in rising to present a petition from this gentleman, observed, that it would not be necessary for him to go over the same ground which he had gone on a former occasion when this question was before the House. He was the less inclined to this, because he understood it to be the general feeling of the House that there would be no opposition to his release. His wish was to conciliate all parties, and not to offer any thing which might prejudice the cause of the gentleman whose petition he was about to present. The petitioner expressed his sincere sorrow at having in any manner offended the House. At the same time he solemnly declared, that he never had any such intention. He, therefore, prayed that he might be released from custody.
The petition was then brought up, and read by the clerk. It was in substance such as Mr. Hutchinson had described it.
§ Sir Robert Wilson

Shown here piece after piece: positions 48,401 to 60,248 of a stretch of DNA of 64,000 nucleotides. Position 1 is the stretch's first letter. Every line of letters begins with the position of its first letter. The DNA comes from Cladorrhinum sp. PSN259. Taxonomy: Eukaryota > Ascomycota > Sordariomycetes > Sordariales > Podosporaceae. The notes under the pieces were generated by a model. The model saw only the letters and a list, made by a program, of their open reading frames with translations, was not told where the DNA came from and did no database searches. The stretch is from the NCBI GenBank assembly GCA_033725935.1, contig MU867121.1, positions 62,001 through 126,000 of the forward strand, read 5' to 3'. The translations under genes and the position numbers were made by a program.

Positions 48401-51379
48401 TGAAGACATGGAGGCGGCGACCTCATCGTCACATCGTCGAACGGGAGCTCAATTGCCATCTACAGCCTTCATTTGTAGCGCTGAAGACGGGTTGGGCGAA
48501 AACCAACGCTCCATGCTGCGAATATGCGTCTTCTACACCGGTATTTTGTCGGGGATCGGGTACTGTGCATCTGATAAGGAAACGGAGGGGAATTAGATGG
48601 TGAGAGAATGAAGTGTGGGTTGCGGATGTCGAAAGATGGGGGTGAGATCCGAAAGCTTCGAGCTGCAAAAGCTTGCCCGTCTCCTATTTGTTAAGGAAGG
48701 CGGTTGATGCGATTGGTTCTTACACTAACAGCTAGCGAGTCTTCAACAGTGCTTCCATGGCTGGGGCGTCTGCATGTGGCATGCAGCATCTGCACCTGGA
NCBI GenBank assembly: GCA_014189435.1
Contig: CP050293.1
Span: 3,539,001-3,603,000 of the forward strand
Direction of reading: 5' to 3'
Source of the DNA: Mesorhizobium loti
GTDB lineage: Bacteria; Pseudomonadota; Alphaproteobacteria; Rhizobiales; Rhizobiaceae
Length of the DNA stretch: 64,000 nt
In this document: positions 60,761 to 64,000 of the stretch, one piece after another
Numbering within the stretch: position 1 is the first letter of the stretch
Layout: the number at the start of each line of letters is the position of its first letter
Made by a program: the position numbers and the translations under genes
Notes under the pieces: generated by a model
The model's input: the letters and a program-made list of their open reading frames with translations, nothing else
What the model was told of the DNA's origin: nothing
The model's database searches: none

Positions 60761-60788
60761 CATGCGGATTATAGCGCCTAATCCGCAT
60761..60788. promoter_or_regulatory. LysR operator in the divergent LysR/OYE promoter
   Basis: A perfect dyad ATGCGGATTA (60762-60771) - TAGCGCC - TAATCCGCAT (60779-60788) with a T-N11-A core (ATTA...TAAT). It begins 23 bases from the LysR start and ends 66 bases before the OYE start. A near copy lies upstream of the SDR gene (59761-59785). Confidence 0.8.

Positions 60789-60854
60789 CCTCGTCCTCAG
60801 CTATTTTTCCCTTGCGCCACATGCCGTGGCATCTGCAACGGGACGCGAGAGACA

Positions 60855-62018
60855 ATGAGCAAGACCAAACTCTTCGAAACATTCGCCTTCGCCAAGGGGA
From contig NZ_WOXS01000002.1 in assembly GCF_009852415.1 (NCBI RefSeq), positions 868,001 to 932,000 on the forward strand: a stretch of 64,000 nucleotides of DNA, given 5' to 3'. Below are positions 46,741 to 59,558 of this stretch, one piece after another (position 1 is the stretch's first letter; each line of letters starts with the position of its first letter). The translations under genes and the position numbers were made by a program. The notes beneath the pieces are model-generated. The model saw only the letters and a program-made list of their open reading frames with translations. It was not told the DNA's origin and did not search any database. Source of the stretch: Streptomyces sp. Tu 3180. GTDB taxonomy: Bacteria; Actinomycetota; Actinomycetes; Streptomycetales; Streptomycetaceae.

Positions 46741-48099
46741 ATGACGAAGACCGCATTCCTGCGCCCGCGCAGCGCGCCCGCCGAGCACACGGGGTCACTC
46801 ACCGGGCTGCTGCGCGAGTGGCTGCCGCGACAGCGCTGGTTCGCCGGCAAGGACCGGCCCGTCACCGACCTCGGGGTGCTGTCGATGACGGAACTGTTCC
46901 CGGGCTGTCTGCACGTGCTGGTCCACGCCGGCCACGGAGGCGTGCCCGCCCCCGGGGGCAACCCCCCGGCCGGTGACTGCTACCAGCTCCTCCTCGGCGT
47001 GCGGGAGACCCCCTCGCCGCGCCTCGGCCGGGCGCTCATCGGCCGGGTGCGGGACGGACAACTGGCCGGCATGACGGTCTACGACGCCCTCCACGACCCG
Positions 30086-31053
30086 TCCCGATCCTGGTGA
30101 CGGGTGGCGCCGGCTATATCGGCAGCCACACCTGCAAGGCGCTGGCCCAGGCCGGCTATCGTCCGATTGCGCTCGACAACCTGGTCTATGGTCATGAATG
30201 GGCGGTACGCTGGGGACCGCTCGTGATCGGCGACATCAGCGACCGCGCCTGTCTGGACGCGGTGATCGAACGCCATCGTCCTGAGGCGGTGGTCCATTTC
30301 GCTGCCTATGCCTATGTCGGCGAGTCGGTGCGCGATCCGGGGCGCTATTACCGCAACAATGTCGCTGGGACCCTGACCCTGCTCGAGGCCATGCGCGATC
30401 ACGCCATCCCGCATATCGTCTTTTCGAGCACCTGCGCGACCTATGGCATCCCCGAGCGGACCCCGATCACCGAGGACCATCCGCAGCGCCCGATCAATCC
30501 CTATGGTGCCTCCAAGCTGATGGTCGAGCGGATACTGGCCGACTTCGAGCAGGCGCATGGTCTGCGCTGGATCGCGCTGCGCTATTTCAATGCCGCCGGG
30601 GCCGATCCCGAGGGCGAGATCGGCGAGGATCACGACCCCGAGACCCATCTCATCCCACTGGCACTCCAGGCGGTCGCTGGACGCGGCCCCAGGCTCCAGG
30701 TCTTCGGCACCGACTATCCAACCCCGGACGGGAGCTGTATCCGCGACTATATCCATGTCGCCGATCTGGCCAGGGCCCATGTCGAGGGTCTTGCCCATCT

hoped the House would consider the age of the petitioner and his ill state of health, and also that some days had elapsed since he had been committed to prison.
The petition was ordered to lie on the table. After which, Mr. Hutchinson moved, that Mr. Thomas Grady be forthwith brought to the bar, for the purpose of being discharged.
Wilbraham did not intend to oppose the motion, but he would suggest, that the old usage of the House should not be departed from in the present instance. It was the practice on occasions similar to this to move, that the person in custody be brought up, not forthwith, but on the following day. Besides, if Mr. Grady were to be brought to the bar in the course of the present evening, it would probably interrupt the debate which was about to commence. He therefore suggested, that instead of the word "forthwith," in the motion, the word "to-morrow" should be inserted.
said, that unless it were meant that the petitioner was to to be reprimanded upon his appearance at the bar, he should feel it his duty to make a special motion on the subject.
§ The Speaker
conceived that the order for the prisoner's appearance at the bar, previous to his release, necessarily implied a reprimand.
said, that to prevent any doubt upon the object for which the prisoner was to be brought up, it might be better to let the word "reprimanded" be inserted.
§ This was done accordingly, and the motion was agreed to.